Jack Andraka, 15, attended the Intel International Science and Engineering Fair to try for the $100,000 prize money. Andraka created a pancreatic cancer test kit that has 90 percent accurate, cheaper than other tests for early stage, as it detects an abnormal blood protein.
He is currently a freshman at North County High School in Maryland. You can ask him one question, and he’ll respond with an educational response. He’s quite interesting.
“It detects an abnormal protein that you find in the blood when you have a pancreatic cancer,” said Dr. Anirban Maitra, professor of Pathology, Oncology and Chemical and Biomolecular Engineering at Johns Hopkins School of Medicine to CBS affiliate WJZ-13. “He conceived this idea, and I think the fact that he is 15 makes this whole story more remarkable.”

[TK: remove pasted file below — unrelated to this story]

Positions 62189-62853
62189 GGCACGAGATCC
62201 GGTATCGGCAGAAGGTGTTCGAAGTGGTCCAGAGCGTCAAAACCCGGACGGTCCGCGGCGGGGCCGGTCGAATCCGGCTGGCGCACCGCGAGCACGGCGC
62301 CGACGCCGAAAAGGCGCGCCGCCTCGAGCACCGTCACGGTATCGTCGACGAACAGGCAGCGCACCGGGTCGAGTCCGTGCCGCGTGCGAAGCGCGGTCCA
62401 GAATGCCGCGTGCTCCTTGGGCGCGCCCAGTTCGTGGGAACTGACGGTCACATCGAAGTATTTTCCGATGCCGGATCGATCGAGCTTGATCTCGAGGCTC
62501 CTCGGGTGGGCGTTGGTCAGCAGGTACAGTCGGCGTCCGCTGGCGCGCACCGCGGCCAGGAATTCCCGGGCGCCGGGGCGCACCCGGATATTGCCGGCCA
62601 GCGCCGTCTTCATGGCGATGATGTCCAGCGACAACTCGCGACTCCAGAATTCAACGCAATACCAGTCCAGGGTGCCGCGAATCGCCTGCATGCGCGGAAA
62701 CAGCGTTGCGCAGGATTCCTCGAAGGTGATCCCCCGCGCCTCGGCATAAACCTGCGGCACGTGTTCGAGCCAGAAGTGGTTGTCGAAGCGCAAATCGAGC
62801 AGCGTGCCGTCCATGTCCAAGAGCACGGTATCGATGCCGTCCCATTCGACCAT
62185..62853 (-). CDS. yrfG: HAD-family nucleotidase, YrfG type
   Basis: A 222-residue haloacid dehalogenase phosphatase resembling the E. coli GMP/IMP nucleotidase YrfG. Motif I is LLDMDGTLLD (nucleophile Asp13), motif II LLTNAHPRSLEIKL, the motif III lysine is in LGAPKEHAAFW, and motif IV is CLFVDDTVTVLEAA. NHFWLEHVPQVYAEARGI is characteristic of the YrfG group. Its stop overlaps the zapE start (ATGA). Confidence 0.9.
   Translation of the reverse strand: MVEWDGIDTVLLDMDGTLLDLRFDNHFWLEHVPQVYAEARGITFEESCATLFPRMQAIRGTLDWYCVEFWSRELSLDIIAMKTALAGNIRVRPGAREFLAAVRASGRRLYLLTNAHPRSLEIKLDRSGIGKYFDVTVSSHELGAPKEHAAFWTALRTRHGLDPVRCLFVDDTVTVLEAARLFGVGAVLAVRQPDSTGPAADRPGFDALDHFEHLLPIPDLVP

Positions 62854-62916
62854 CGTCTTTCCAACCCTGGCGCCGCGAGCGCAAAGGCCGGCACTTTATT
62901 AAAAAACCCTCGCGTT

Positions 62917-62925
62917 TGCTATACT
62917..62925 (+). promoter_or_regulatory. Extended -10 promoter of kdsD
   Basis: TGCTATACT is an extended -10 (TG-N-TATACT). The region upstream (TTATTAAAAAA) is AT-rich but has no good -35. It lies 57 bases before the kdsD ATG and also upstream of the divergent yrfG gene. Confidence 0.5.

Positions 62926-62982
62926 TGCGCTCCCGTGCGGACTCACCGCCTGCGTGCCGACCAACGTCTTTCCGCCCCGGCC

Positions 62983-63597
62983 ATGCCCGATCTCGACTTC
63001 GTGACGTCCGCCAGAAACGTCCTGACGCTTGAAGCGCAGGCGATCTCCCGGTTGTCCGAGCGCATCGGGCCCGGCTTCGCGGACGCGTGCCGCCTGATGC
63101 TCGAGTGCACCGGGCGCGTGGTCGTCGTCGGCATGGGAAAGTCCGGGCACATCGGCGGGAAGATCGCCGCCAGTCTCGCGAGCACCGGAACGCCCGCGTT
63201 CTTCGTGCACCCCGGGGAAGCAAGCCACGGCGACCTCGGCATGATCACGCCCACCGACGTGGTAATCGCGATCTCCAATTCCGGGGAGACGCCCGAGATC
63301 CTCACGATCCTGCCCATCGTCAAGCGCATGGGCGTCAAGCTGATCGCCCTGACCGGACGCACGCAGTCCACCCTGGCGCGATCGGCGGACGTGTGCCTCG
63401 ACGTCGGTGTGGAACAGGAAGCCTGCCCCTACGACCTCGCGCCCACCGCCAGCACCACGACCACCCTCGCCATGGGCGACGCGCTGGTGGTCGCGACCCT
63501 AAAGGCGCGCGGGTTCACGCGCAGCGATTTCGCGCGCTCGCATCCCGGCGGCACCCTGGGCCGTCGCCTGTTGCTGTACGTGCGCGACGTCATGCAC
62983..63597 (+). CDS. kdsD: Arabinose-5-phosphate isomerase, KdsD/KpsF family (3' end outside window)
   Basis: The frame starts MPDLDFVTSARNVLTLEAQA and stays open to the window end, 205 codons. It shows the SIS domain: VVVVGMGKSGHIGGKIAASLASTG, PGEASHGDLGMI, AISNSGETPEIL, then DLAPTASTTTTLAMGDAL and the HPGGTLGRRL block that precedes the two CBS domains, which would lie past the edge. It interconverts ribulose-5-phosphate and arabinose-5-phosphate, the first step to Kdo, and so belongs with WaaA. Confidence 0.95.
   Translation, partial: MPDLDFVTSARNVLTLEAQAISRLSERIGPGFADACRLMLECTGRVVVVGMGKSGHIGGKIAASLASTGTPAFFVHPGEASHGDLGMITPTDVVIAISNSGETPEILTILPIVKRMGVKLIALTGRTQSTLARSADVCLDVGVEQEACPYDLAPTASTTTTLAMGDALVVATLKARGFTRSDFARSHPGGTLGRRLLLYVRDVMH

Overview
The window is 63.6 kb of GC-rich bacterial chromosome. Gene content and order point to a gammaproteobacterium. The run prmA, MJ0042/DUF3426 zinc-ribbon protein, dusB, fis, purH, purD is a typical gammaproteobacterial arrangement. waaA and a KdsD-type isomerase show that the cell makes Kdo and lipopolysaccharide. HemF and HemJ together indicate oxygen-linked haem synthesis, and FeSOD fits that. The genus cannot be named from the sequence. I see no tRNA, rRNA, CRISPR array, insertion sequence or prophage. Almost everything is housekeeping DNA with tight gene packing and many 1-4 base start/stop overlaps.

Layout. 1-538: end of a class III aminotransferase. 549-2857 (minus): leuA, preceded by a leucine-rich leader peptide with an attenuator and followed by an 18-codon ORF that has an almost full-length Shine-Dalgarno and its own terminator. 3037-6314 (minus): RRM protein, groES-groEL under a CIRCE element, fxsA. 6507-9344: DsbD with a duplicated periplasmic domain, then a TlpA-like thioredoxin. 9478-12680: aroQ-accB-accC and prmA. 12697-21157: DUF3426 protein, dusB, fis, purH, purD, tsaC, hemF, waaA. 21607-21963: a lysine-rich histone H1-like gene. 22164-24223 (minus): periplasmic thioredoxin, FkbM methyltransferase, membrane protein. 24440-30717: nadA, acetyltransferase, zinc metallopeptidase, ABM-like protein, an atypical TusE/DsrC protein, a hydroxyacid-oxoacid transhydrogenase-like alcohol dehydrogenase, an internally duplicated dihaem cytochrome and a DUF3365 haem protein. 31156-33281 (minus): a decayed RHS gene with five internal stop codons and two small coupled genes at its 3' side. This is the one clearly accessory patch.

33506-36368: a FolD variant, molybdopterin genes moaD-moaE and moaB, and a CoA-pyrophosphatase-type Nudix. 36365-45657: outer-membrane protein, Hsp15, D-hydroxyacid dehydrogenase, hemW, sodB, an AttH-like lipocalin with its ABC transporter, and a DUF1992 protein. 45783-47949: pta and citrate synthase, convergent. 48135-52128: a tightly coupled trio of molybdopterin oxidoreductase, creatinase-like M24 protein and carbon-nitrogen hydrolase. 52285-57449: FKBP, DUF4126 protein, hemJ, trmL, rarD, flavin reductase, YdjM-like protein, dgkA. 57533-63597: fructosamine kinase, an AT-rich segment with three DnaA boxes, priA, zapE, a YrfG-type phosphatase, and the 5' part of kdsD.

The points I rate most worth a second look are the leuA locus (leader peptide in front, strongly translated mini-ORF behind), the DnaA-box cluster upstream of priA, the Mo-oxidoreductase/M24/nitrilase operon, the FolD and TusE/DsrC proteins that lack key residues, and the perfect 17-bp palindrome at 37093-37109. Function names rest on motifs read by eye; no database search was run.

This year alone approximately 44,000 people will be diagnosed with this form of cancer and 74 percent of them will not make it through one year.
“I got interested in early detection because that’s the best chance of treating cancer,” Andraka said. “The only practical way of doing this is through routine blood tests so that’s what I developed here.”
Andraka plans to use his prize money for his college expenses.
The first runner-up was Nicholas Schiefer of Pickering, Ontario in Canada; he invented a “microsearch” technology that can browse through tiny bits of information such as Facebook status updates and tweets. He received $50,000 for his effort; however, his project could turn out to be worth millions.